|Scene from the NETFLIX series Stranger Things|
As a kid who grew up in the 1980s, I can tell you. Things were very different. In fact, they were a little strange. First, it was the pre-internet world, so you couldn't Google your way out of trouble. Gadgets were large and clunky. Music was epic and enjoyed with friends. And friendship did not require that really strange thing called... Facebook.
So when Netflix released its new sci-fi mystery show Stranger Things which takes place in the 1980s, I knew they had me.
A group of friends investigates the disappearance of one its members near a suspicious government facility. While searching for clues, they find evidence of a strange creature with a big appetite that lurks in the forest. But most importantly, they also meet Eleven, a young girl with special powers who escaped from the government lab. Naturally, Eleven and the boys join forces to find the missing boy, fight the bad men from the government and deal with the creature.
Stranger Things - created by The Duffer Brothers - is a non-stop 8-hour epic ride with obvious references to the works of filmmaker Steven Spielberg and writer Stephen King during that strange decade. But if I had to pinpoint its greatest achievement, I would say it has nothing to do with science fiction and mystery. In fact, I would say the greatest achievement of the writers is how they depict the way children speak. They nailed it!
The Scene: "You look pretty"
As a sample of what I mean, WATCH the following scene. Then, READ the copy of the transcript. Situation: The boys argue about whether their missing friend Will is still alive. To find out, they agree to invite Eleven to collaborate with them on a mission outside of the house. -- Pay attention to:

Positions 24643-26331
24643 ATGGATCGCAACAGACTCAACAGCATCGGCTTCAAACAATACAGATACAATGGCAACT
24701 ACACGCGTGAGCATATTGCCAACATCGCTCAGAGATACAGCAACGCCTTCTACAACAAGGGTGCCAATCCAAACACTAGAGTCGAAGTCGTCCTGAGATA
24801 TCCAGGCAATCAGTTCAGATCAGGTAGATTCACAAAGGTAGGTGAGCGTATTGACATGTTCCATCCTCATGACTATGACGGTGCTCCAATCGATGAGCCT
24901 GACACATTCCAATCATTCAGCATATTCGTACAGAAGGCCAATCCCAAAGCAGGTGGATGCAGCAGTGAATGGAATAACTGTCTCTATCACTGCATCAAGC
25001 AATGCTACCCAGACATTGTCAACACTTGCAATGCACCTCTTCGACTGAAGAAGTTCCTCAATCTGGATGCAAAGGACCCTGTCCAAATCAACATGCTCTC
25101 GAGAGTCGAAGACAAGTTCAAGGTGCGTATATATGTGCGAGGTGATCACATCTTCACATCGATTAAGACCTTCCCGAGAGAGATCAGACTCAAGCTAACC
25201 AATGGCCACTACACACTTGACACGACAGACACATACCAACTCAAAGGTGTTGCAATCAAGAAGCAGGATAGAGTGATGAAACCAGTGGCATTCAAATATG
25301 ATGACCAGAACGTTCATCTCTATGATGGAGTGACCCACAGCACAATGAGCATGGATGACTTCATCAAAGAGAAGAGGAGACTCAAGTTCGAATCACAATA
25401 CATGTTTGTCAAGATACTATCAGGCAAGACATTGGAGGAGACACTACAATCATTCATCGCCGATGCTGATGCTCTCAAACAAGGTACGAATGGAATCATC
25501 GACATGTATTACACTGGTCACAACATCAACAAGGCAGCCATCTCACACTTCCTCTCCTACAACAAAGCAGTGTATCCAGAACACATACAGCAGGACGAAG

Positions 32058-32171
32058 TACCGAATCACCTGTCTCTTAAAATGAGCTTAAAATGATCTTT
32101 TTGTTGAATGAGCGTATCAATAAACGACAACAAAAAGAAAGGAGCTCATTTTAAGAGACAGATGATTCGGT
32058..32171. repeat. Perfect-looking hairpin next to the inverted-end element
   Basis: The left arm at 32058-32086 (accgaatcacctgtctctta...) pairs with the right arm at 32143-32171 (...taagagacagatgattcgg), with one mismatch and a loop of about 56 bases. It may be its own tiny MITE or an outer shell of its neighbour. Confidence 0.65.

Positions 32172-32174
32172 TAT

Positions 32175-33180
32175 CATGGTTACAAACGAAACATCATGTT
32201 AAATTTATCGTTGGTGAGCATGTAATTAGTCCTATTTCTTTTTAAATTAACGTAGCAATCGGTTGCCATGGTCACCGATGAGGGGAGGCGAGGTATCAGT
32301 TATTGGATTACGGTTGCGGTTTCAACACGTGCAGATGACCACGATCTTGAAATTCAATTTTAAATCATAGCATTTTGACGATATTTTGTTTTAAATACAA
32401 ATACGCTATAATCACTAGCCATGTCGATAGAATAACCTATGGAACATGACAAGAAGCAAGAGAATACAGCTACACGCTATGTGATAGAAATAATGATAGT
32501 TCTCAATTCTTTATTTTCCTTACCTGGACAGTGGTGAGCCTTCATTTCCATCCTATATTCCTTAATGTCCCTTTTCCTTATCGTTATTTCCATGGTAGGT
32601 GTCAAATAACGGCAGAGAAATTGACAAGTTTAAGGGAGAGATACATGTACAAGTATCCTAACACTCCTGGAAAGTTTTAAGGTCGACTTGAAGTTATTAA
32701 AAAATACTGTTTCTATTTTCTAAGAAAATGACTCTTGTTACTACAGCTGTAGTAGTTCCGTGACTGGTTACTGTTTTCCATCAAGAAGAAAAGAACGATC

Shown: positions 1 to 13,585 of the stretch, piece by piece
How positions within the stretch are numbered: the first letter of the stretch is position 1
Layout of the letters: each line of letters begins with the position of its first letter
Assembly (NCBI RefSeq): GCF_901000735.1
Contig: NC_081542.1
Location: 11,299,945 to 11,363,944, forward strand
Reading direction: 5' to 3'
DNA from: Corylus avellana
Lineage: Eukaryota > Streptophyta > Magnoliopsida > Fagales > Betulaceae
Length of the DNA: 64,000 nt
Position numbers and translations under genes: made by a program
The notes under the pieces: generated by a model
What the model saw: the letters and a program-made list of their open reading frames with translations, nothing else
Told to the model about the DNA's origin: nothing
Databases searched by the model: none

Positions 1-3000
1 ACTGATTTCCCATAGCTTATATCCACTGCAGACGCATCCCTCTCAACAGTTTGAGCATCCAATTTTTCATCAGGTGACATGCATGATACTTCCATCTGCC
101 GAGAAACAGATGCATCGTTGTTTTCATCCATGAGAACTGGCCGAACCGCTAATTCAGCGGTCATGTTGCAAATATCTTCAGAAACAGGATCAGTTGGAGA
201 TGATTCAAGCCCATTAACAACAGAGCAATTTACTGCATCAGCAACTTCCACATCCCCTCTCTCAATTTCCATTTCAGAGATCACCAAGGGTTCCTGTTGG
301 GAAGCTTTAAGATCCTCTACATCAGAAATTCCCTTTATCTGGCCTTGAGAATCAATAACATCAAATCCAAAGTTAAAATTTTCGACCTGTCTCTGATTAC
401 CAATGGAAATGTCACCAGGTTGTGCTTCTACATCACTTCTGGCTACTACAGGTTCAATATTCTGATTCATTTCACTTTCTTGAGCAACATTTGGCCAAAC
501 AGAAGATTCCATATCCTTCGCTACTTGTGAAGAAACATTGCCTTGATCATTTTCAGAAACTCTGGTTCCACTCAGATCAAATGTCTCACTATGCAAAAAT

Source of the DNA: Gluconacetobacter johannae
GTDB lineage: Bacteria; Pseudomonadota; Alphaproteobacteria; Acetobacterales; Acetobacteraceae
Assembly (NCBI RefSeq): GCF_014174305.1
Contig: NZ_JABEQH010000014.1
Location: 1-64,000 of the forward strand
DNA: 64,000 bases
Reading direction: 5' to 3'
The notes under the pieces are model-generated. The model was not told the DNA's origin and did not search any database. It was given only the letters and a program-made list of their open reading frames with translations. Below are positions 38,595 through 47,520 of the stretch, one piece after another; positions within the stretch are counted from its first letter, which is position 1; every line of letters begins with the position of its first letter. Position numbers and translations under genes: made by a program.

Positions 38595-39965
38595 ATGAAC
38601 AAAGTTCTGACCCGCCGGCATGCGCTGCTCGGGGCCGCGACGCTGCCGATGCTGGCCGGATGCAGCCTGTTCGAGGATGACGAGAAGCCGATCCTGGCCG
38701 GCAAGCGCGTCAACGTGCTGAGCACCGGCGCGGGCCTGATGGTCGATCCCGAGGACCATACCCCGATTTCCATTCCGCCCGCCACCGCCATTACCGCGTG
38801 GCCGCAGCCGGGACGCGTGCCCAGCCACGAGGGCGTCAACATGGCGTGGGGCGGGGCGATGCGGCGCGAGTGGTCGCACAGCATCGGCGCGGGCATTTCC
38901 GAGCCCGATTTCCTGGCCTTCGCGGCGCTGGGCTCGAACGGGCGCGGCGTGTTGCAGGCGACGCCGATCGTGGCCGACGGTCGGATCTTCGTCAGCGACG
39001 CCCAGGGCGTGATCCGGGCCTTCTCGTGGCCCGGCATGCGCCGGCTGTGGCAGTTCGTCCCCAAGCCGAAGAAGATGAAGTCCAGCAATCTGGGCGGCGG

- how they interrupt each other
- how they speak in fragments, single words, not always completing sentences
- how they mostly use simple vocabulary
Mike: We keep losing the signal, but you heard it, right?
Lucas: Yeah, I heard a baby.
Lucas: Mike, you obviously tapped into a baby monitor. It's probably the Blackburns' next door.
Mike: Uh, did that sound like a baby to you? That was Will!
Mike: Lucas, you don't understand. He spoke last night. Words! He was singing that weird song he loves. Even El heard him!
Lucas: Oh, well, if the weirdo heard him, then I guess...
Dustin: Are you sure you're on the right channel?
Mike: I don't think it's about that. I think, somehow, she's channeling him.
Dustin: Like... like Professor X. Yeah.
Lucas: Are you actually believing this crap?
Mike: I don't know, I mean... Do you remember when Will fell off his bike and broke his finger? He sounded a lot like that.
Lucas: Did you guys not see what I saw? They pulled Will's body out of the water. He's dead!
Dustin: Well, maybe it's his ghost. Maybe he's haunting us.
Mike: It's not his ghost.
Lucas: So how do you know that?
Mike: I just do!
Lucas: Then what was in that water?
Mike: I don't know! All I know is Will is alive. Will is alive! He's out there somewhere. All we have to do is find him. (Static crackling on radio) This isn't gonna work. We need to get El to a stronger radio.
Dustin: Mr. Clarke's Heathkit ham shack.
Lucas: The Heathkit's at school. There is no way we're gonna get the weirdo in there without anyone noticing. I mean... look at her.
(after Eleven's makeover)
Dustin: Wow. She looks...
Mike: Pretty. Good. You look pretty good.
Eleven: (whispers) Pretty.
If you like good storytelling, and you have a chance, don't miss Stranger Things. Seamless storytelling, impeccable acting, mystery of the highest order and a very realistic depiction of the strange language of children.
- Using the collocation believes that, describe what each of the boys believes about their friend Will.
- When Lucas says, "You're not actually believing this crap", he's using present continuous with a stative verb like believe. Normally, you're not supposed to do that, but why is it OK in this case?
- How do the boys plan to take Eleven to school without anyone noticing?
- Compare the difference in meaning when Mike says that Eleven looks "pretty"to when he says that she looks "pretty good". (What part of speech is the word "pretty" in each case?)
- What do you know about the 1980s?
See what the strangeness is all about.